Refusal of Emergency Psychiatric Treatment
May 1, 2010 | Healthcare Risk, Quality, & Safety Guidance
No issue provokes more controversy and contention in the mental health field than addressing a patient’s refusal of emergency psychiatric treatment. Dealing with a refusal can cause conflicts involving the patient and the patient’s physicians, caregivers, and family. The healthcare facility must also ensure that its handling of a patient’s refusal is in compliance with state and federal statutes and regulations, as well as case law involving treatment refusal. In some situations, mental health advocates may intervene to promote the patient’s fundamental right to choose or decline treatment.
Patients and their advocates may refuse treatment for a variety of reasons. They may be concerned about the side effects from medications commonly used in the treatment of patients with mental disorders. They may refuse treatment to avoid the stigma of being labeled as a patient with a mental disability. Patients may refuse treatment because they distrust the physician recommending the treatment. Or patients may deny altogether that they have a psychiatric disorder. There may be other reasons, too.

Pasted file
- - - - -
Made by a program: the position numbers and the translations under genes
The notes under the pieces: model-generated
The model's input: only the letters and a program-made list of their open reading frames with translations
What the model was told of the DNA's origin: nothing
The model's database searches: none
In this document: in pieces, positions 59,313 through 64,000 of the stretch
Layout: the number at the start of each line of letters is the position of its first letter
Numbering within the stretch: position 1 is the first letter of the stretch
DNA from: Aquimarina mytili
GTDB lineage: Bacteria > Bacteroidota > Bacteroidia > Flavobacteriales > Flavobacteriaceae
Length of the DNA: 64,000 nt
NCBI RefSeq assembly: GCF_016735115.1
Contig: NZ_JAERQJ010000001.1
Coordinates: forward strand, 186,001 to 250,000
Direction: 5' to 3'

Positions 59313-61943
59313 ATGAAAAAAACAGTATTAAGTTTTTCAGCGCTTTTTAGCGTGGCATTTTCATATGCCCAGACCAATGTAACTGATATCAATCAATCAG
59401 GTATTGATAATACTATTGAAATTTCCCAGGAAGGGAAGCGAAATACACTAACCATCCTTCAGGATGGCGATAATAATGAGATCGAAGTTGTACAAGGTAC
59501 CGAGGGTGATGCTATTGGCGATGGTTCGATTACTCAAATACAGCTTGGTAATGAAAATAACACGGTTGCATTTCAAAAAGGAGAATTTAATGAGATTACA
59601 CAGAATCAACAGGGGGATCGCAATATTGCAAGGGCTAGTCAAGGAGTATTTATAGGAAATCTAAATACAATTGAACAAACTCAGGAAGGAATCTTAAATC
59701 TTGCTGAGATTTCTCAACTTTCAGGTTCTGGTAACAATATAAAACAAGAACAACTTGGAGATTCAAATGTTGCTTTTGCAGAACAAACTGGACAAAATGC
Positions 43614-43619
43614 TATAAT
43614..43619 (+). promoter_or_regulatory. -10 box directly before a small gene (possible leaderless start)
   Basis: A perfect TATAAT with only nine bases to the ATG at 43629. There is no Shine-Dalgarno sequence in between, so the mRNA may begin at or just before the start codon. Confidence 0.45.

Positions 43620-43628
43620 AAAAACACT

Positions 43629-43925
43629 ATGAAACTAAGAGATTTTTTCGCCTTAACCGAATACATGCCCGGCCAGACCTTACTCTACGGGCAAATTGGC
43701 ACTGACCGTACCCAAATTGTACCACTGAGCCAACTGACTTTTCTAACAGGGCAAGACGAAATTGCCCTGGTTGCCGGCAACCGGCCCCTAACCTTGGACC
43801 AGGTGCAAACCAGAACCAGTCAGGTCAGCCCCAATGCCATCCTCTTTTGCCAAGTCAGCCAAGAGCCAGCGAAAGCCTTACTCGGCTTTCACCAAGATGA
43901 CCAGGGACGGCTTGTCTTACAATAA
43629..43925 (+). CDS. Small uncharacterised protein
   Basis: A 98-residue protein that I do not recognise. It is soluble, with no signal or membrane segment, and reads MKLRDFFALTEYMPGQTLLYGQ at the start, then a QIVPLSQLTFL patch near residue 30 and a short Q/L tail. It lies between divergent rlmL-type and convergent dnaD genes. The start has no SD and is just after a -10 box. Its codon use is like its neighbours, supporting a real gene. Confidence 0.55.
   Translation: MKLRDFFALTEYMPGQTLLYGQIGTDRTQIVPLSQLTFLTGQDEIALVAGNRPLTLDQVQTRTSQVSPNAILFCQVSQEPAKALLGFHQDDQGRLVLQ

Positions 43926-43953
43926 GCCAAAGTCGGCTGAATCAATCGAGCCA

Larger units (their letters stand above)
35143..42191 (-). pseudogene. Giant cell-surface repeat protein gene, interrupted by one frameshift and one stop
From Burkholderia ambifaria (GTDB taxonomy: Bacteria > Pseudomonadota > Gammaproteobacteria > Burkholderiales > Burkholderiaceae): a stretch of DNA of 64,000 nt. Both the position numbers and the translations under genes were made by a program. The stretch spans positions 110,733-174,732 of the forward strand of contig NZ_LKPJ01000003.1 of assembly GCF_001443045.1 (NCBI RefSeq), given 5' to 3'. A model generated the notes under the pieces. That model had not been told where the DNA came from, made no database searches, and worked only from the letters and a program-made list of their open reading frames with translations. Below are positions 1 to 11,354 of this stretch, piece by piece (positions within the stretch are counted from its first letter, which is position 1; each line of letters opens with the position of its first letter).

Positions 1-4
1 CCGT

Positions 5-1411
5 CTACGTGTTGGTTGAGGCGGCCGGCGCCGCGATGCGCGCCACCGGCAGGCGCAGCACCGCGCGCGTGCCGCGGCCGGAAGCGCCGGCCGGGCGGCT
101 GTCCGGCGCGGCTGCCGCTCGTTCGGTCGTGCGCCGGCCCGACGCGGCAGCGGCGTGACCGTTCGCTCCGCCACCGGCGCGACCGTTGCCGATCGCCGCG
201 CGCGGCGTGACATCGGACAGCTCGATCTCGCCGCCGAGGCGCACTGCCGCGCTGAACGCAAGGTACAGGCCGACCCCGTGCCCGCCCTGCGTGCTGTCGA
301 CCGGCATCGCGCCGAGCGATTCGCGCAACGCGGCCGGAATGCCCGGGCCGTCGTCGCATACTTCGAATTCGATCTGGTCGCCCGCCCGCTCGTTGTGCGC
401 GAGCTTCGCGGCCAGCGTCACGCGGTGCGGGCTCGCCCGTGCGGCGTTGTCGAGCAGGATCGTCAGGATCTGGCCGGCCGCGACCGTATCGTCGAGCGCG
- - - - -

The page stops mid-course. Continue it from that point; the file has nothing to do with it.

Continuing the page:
Whatever the reason, providers are caught in a conflict between those who say a patient has a right to refuse treatment and those who say the patient’s needs are being ignored by denying treatment and preventing the restoration of the patient to his or her autonomous self.
The conflict may culminate in involuntary admission if the patient is deemed to be a danger to him- or herself or to others. State statutes spell out the criteria for involuntary hospitalization, generally relying on the “danger to self or others” standard to allow clinicians to override treatment refusal without a patient’s consent.
To avoid having situations escalate into a crisis requiring involuntary admission, providers must follow a series of measures to build a therapeutic alliance with the patient. If refusal occurs, caregivers must know the process for handling such refusals. Risk management input and education on handling refusal for treatment is essential before a crisis occurs. Indeed, failure to adhere to important practices—for example, obtaining informed consent, determining a patient’s decision-making capacity, and ensuring complete documentation in the medical...